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Campaign launched to raise $3M for new Washington County hospice facility

By By DAVE McMILLION davem@herald-mail.com and DON AINES dona@herald-mail.com
Published On: Nov 13 2013 09:53:24 AM EST
Updated On: Nov 13 2013 09:43:00 AM EST

Neal Glessner stands next to his wife Mary and announces his plans to chair a committee to build a new hospice facility in Washington County named in honor of his late mother, Doris "Doey" Glessner, during a benefit dinner for Hospice of Washington County on Tuesday in Hagerstown.

In an emotional evening highlighted by speakers whose lives have been touched by hospice care, the Hospice of Washington County Inc. announced Tuesday that it has $1 million in financial commitments for the construction of Doey’s House, a 13-bed general inpatient care and residential facility projected to cost about $3 million.

The announcement was made at Tuesday’s Gift of Hospice fundraising event at Cortland Mansion in Hagerstown.

Hospice gives care to end-of-life patients in nursing homes, assisted-living facilities and private homes.

But sometimes care in private homes can be difficult, said Shelley Steiner, director of strategic initiatives for the Hospice of Washington County.

A hospice cannot provide around-the-clock care, and sometimes patients cannot afford skilled 24-hour care in their homes, Steiner said.

At the planned residential hospice facility, a sliding scale or full benevolent care could be available to those who cannot afford the daily rate, according to plans for the facility.

The facility will be built in memory of the late Doris “Doey” Glessner, mother of Neal Glessner, the president of Glessner Technologies.

Glessner spoke to about 320 guests about the memory of his mother and the values she instilled in him, such as always finding time to praise children, spending time with family members — and remembering that tulips are always the easiest and most rewarding flowers to plant.

“I find it ironic that tulips will always bloom around the anniversary of her death,” said Glessner, who at one point paused, took his glasses off and wiped his eyes as he remembered his mother.

Glessner said after his mother was discharged from a hospital with ovarian cancer, she ended up in a nursing home, which was not an appropriate facility for her situation.

He said family members decided they would take her home, although they discovered doing so would leave them facing about $17,000 in out-of-pocket expenses for the skilled care she needed.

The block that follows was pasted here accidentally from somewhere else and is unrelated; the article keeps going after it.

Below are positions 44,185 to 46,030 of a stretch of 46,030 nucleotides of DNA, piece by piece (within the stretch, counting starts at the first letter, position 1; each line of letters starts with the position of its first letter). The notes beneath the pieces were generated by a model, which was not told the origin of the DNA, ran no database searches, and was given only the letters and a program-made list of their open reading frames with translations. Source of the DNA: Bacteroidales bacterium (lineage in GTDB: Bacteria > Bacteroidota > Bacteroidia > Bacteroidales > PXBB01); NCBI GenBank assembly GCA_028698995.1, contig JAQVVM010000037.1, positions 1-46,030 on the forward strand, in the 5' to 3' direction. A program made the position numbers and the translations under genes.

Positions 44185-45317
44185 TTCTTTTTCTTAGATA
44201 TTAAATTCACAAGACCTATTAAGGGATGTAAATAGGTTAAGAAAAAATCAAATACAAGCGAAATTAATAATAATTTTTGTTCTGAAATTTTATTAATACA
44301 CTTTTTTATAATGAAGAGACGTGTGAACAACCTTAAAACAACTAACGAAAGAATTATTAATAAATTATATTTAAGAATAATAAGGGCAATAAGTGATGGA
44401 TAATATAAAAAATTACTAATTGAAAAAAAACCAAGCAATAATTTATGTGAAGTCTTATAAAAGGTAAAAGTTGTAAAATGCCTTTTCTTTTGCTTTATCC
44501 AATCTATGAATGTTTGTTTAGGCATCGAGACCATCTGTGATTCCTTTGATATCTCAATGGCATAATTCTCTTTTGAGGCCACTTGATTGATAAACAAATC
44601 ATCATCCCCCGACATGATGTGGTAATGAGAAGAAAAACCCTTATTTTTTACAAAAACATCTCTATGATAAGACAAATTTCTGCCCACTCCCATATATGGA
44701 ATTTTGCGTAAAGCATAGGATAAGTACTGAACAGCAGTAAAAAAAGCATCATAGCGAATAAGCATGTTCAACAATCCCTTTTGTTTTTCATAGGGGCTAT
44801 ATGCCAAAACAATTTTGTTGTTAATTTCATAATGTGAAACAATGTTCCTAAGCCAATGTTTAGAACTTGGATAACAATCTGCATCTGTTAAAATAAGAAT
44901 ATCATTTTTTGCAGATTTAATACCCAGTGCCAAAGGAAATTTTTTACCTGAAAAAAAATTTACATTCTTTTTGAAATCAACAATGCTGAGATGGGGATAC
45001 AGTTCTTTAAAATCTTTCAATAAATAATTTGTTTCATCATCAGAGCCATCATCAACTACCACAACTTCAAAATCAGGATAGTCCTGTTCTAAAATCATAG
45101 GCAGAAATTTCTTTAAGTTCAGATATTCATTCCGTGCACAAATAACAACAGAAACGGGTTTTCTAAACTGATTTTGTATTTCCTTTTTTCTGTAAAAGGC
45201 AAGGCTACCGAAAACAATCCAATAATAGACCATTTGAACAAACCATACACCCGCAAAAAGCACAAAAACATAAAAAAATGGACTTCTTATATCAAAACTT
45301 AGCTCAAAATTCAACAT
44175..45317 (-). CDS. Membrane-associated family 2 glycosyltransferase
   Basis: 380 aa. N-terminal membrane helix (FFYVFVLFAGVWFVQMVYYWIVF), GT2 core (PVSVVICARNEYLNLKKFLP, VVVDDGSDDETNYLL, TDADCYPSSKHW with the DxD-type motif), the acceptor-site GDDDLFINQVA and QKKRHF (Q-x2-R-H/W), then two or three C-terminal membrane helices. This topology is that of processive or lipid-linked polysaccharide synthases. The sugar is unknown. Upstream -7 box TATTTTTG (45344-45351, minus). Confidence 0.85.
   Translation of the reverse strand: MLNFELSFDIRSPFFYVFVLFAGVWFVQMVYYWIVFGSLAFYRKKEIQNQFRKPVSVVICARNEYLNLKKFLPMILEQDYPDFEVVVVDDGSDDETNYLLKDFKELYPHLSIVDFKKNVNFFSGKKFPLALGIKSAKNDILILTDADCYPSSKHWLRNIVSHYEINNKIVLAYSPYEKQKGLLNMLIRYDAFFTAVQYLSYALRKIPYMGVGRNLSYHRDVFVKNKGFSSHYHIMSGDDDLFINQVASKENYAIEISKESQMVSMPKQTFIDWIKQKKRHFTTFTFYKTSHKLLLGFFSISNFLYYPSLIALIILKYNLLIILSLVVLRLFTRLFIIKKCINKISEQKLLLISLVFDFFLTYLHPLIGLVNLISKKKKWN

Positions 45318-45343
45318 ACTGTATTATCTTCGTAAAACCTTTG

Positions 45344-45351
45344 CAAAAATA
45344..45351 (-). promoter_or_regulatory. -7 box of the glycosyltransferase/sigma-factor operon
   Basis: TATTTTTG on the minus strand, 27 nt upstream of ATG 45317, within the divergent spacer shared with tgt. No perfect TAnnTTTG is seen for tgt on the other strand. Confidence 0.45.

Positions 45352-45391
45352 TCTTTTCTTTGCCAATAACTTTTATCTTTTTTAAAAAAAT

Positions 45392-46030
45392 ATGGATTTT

Glessner said the absurdity of the situation led him to push for a residential hospice facility that would be available to anyone who needed it, not just the people who can afford it.

He brought his wife, Mary, up to the podium as he laid out the plans for the facility. Glessner is co-chairing a leadership committee with his wife for the campaign to build the facility.

The first stage of the capital campaign is to raise the balance of the $3 million for Doey’s House, according to hospice Director of Development Cheryl A. Brown.

Another $500,000 to $750,000 is expected to be needed to equip and furnish it, according to a document provided by Brown.

The second stage is to raise a $5 million endowment to help sustain its operations, according to a staff presentation provided by Brown.

The goal is to have Doey’s House open in 2016, the document said.

Neal Glessner first approached the organization in the spring about leading the campaign for a hospice house in the county, according to Brown.

In September, the hospice board of directors unanimously approved the campaign, the presentation said.

‘Heaven on Earth’

Doey’s House will be new construction at a yet to be determined site. It will be a mix of residential rooms and general inpatient care, which includes palliative services such as pain and symptom management, and emotional and spiritual support, the presentation said.

The house will have a home-like setting, and living areas will have private patios where patients and family members can enjoy the outdoors, Glessner said.

There will also be a chapel and outdoor gardens that families and patients can enjoy together, said Glessner, noting that the facility will be as close as designers can get to “heaven on Earth.”

The facility would offer services similar to Kline Hospice House of Frederick, Md., run by the Hospice of Frederick County, Brown said. Glessner, Brown and others involved in the project toured Kline House in June, the presentation said.

Individuals, couples, foundations and companies have made multiyear pledge commitments to the project. Half a dozen major gifts have been made as of Monday, the presentation said.

Bushey Feight Morin Architects Inc., Regan-Matonak and Associates, RHL Engineering Co. Inc. and Glessner Technologies have made in-kind commitments to the project for architectural, engineering and technology services, the presentation said.

The Hospice of Washington County serves about 270 people a day in their homes, nursing homes, assisted-living facilities and hospitals, Brown said in an e-mail.

Those served by hospice generally have a life expectancy of six months or less, according to its website, hospiceofwc.org.